When it comes to being a successful winter season fly angler you don’t want to be without the patterns that are going to work for you. Days are shorter so is a Trout’s feeding window. Being on the water during primetime is crucial as well. As the days are short, so is the feeding window.
One of the better things about winter fishing is that there is a limited number of patters that most of us carry. I usually only have a single box of flies a roll of 6X fluorocarbon tippet, a few split shot and a indicator. However since starting to fish with Tungsten jig flies exclusively as a point fly I have not used a splitshot in nearly 3 years. When streamflow’s are at their lowest point of the year, event a size 18 Tungsten jig fly will get your rig down. Also remember that Trout are going to be holding in the slowest water they can find to avoid over exertion during colder months. I also attach a longer section of 5-6X tippet to my leader, which creates less drag on my rig as it sinks.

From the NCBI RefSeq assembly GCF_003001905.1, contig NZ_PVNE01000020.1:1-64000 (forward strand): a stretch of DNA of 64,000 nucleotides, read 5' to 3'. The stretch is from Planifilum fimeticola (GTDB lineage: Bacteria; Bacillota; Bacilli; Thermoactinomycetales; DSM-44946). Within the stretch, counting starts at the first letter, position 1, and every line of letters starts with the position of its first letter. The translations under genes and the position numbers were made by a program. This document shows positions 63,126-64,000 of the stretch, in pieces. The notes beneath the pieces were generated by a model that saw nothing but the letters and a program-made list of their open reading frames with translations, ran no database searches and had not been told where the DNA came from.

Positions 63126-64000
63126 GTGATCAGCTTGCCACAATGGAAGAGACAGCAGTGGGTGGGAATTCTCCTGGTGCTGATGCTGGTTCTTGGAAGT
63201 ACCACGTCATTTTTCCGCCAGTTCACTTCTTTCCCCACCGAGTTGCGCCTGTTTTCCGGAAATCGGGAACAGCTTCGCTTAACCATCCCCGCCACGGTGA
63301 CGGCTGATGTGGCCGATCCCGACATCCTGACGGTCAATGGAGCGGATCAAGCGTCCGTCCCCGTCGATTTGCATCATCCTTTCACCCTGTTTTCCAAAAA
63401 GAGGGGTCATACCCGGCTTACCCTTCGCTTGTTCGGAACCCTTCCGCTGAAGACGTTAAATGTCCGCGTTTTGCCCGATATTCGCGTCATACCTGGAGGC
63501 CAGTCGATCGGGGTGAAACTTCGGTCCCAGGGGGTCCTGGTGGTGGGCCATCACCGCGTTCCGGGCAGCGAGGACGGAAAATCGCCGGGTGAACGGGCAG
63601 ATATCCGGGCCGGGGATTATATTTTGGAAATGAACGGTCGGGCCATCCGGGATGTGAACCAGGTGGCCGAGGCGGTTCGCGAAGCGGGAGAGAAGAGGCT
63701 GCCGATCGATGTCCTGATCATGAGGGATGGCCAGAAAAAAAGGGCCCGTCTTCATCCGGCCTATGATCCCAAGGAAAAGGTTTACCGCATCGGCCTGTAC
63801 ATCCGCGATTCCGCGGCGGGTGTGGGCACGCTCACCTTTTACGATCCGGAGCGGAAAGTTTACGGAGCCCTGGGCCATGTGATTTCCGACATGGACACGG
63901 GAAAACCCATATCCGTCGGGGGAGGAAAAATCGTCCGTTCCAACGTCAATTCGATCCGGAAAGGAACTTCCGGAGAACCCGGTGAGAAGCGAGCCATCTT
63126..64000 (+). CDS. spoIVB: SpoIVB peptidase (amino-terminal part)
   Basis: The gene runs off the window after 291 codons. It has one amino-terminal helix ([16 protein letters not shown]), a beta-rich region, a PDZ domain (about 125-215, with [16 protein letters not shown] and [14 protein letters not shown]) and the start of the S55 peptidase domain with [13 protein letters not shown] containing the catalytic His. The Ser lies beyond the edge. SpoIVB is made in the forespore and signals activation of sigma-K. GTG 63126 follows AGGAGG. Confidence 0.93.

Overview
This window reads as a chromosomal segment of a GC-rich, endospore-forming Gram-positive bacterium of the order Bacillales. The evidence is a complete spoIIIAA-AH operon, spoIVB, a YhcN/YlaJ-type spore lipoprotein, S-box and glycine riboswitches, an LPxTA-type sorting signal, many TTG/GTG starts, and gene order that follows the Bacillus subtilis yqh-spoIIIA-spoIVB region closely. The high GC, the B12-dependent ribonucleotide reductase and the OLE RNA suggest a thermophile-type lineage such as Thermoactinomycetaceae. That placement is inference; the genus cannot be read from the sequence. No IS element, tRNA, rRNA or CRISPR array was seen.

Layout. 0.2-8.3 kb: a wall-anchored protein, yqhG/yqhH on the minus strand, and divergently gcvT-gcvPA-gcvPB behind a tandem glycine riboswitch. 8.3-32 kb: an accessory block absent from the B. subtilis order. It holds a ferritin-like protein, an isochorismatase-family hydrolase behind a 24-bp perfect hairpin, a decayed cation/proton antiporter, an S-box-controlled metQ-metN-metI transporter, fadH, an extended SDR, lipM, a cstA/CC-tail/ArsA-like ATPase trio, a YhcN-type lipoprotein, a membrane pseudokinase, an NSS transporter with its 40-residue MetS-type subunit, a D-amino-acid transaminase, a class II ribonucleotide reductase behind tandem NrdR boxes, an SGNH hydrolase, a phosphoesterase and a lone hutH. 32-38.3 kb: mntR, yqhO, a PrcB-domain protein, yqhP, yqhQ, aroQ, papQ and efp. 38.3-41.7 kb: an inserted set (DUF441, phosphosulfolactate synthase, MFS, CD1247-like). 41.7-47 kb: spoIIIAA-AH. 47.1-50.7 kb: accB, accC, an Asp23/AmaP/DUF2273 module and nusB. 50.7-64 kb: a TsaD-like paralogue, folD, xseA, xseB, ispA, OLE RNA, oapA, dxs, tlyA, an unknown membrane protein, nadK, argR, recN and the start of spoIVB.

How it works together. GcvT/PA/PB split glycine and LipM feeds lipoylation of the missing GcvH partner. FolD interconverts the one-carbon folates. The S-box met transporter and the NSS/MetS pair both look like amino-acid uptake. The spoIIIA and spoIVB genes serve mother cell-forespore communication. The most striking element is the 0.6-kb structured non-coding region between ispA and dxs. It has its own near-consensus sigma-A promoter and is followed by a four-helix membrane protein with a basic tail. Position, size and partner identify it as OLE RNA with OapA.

Color Does Matter
One thing that science has learned over the years is that Trout see different colors better in the low light situations during winter. When trout are deeper and there is low light during the colder months, black, blue and violet (purple) are often the colors that offer the best contrast for Trout to see. Keep this in mind when you are selecting flies. Also flies tied with artificial materials like tinsel will reflect what little available light there is, which is helpful.
Winter Fishing Tips
- Matching the Hatch is a lot Simpler- There is a limited food suply and it’s mostly midges and Eggs. Mysis shrimp, scuds and Annelids are the main food source on a lot of Tailwaters.
- Don’t be an Early Bird- The best time to be on the water is usually in the afternoons, after some powder turns in the morning
- Finding Fish is Easier- Low flows and clear water makes locating fish easier. They are grouped up in pods in the deeper slower water. Winter is good time to work on your sight fishing skills